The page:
Planning my first extract batch

I am now planning my 3rd batch with batch 1 bottled and batch 2 still in the fermentor. I have yet to taste any finished beer but it is time to get prepared to brew my next batch. (As I mentioned in the previous post, brewing beer is a bit like growing a garden). And my next batch will be another step in the learning process as I take on an extract batch. The difference between extract brewing and kit brewing is that you use unhopped malt extract and do a boil to add in bittering and finishing hops at different times during the boil. I will also use some speciality grains to add an additional dimension and fresh flavour to the beer.

I am planning to brew an American Pale Ale. It is a hoppy style of beer that differs from a standard pale ale (or English style pale ale) in that it features American originating hop varieties such as Cascade and usually in higher doses. The yeast typically used for American Pale Ales produces less fruity flavours than standard ale yeast. One of the most well known commercial examples is Sierra Nevada Pale Ale, a beer I enjoyed very much when I lived in the States.

I have some of my ingredients (hops & yeast) already ordered (from as well as a new fermentor tap (to resolve this problem), so I just need to pick up some malt extract from Bin Inn. I have a rough idea of how I’m going to do it but I have not finalised that yet. I think I will write out a set of instructions for myself to make sure I’ve planned everything in advance and not end up running around like a chicken with it’s head chopped off in the middle of the whole thing. Here’s my ingredient list so far:

  • Safale US-05 Yeast – 1 packet (11.5g)
  • Medium Crystal Malt – not sure of amount yet, probably 250g
  • Simcoe Hops pellets (for bittering) – not sure of amount yet
  • Cascade Hops pellets (for finishing) – not sure of amount yet
  • 3kg Liquid malt extract – perhaps 1 can of Coopers Light for the boil and 1 jar of a cheaper amber (Brewmaster) to add after the boil

For my method I will be using John Palmer’s How To Brew as my primary guideline with some other ideas and simplifications, etc. coming from what I pick up on the forums. I found a good set of videos on YouTube which give an easy to follow demonstration of the process similar to that outlined by Palmer. The main deviation is that I will not boil all the malt extract – my 12L brewpot is not quite large enough and from what I’ve learned from the forums, there is no need. I may not follow this exactly but I think my process will be fairly similar once I have it planned.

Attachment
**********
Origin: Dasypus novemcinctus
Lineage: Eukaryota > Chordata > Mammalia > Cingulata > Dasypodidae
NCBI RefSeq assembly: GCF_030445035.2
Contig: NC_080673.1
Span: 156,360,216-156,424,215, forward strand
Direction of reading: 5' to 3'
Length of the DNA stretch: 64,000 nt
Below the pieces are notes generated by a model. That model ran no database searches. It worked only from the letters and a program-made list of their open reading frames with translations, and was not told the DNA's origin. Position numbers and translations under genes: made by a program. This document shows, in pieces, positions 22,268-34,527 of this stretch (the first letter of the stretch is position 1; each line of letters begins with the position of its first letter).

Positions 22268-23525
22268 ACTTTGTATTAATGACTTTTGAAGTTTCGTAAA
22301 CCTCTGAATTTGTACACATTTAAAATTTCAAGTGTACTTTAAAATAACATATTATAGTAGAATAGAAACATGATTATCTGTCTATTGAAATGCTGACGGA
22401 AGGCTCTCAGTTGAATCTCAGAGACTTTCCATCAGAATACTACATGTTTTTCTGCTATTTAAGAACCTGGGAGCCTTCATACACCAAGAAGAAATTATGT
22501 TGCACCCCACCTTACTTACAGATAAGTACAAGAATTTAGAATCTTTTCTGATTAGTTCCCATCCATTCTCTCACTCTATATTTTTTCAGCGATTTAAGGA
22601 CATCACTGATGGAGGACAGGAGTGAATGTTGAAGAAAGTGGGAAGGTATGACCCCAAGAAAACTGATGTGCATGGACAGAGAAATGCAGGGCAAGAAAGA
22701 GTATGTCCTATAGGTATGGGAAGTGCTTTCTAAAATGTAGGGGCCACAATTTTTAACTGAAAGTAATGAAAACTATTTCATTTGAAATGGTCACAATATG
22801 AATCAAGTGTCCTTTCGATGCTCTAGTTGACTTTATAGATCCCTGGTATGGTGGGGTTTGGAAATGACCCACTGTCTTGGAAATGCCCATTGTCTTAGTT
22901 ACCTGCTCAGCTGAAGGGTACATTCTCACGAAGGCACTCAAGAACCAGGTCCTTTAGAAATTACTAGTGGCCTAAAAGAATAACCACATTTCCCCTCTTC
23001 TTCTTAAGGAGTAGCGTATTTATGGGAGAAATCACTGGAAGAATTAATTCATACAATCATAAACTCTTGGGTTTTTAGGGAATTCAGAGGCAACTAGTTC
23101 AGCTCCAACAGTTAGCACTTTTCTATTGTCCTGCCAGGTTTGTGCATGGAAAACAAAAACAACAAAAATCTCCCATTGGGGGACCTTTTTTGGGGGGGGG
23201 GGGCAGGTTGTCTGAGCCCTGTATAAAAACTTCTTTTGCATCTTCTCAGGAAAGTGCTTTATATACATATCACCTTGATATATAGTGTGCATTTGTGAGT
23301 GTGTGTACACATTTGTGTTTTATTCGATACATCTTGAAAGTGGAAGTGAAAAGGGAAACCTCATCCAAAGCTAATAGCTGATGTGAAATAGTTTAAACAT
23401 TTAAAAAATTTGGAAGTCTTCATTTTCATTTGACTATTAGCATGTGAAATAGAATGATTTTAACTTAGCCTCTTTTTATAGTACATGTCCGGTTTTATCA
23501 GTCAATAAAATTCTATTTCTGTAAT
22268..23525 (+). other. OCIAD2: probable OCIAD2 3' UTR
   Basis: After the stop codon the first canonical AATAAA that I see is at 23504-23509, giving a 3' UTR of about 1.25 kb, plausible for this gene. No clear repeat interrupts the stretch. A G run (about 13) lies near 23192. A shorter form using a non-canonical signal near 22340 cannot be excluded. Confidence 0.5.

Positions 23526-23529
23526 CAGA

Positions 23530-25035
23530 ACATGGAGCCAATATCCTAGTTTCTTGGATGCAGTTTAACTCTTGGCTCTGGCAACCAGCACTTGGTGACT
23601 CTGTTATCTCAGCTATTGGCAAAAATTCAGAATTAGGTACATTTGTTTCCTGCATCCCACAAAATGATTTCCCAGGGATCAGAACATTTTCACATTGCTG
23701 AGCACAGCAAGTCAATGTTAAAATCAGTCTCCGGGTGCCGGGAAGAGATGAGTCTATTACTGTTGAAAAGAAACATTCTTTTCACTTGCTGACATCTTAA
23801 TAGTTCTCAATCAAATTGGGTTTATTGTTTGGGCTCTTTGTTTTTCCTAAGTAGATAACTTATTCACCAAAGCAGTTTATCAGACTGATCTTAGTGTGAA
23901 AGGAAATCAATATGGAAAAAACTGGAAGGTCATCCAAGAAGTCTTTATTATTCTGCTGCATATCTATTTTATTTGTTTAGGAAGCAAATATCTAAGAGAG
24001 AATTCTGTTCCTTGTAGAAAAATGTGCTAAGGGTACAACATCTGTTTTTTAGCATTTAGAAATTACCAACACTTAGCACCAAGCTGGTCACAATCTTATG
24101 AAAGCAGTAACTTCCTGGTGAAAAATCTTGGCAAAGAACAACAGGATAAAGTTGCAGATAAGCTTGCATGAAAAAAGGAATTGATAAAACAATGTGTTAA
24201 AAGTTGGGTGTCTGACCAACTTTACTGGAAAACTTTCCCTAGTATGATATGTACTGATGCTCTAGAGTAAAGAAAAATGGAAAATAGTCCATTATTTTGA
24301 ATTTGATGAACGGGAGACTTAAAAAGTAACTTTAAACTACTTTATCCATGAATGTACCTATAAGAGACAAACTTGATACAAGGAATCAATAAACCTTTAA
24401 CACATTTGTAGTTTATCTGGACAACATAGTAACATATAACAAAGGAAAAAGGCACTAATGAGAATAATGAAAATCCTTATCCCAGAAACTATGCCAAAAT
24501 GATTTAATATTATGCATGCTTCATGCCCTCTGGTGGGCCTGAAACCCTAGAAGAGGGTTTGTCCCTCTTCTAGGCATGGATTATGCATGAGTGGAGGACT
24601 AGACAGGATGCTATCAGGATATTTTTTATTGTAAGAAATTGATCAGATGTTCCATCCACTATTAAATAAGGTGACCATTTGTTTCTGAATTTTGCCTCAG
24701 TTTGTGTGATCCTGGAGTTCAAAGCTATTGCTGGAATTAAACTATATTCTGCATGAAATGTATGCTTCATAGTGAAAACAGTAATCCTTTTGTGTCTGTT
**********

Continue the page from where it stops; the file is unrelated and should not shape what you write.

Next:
Brewing an Extract Batch – Part 1

Brewing an Extract Batch – Part 2

Brewing an Extract Batch – Part 3

Brewing an Extract Batch – Part 4


Skip to comment form

    • Andy on 4 January 2011 at 3:44 am
    • Reply

    You’re really getting serious about this home brewing! I’m going to stick with the kits for a while yet.

    I just finished bottling my second batch of Cooper’s Larger. I followed the instructions for both batches so I’m hoping that they’ll both taste roughly the same. If they don’t then I’ll have to check my figures and see what I did differently and which batch I prefer. My second batch of Cooper’s ended up with a final gravity of 1.006, which I was impressed with. Even the first ended with a nice 1.008.

    I’m going for an IPA next time, and would be interested in sampling your Blackrock East India Pale Ale when it’s ready.

      • on 4 January 2011 at 4:35 am
      • Reply

      I’ll still do some kits – I want to do the Coopers Stout, I’ve read good things about it, Guinness fans seem to like it and I’m a big fan of Guinness. But it will be interesting to compare an extract brew with a kit brew. It still seems pretty easy looking at those videos, just a few more ingredients and a bit of a boil up.

      I’ve had an SG sample of the Blackrock IPA. It tastes promising but not much hint of the IPA bitterness and hoppiness that I was expecting and it’s a fairly gold colour instead of darker like an IPA usually is. So I figure it will be very mild for an IPA which might suit you.

      • on 4 January 2011 at 11:18 pm
      • Reply

      If I was doing a kit IPA again, I’d try the Coopers IPA – I think it would be more closer to what an IPA should be like, darker and more hoppy. I found a great spreadsheet application for playing with beer recipes and it has Coopers and Black Rock kits in it too – look under Home Brewing Resources for Kit & Extract Beer Designer. Using that, a simple kit recipe that would be more like an IPA would be something like:

      1 can of Coopers IPA
      1kg of dried malt extract OR 1.5kg of amber malt extract
      (optionally 0.25kg dextrose to boost alcohol)
      Made up to 20L instead of 23L

        • Andy on 8 January 2011 at 4:27 am
        • Reply

        As I mentioned before, I went for a Coopers Real Ale this time instead of an IPA (after reading positive comments online). It’s pretty dark, and smelt really nice when I was mixing the kit up.

        My Coopers Lager is a bit bitter and has a bit of a cidery taste to it. It seems to pack a bit of a punch though, even though I calculated the alcohol content at just 4.2%. Hopefully the bitterness will subside over time as it was bottled only two weeks ago.

Leave a Reply

Your email address will not be published.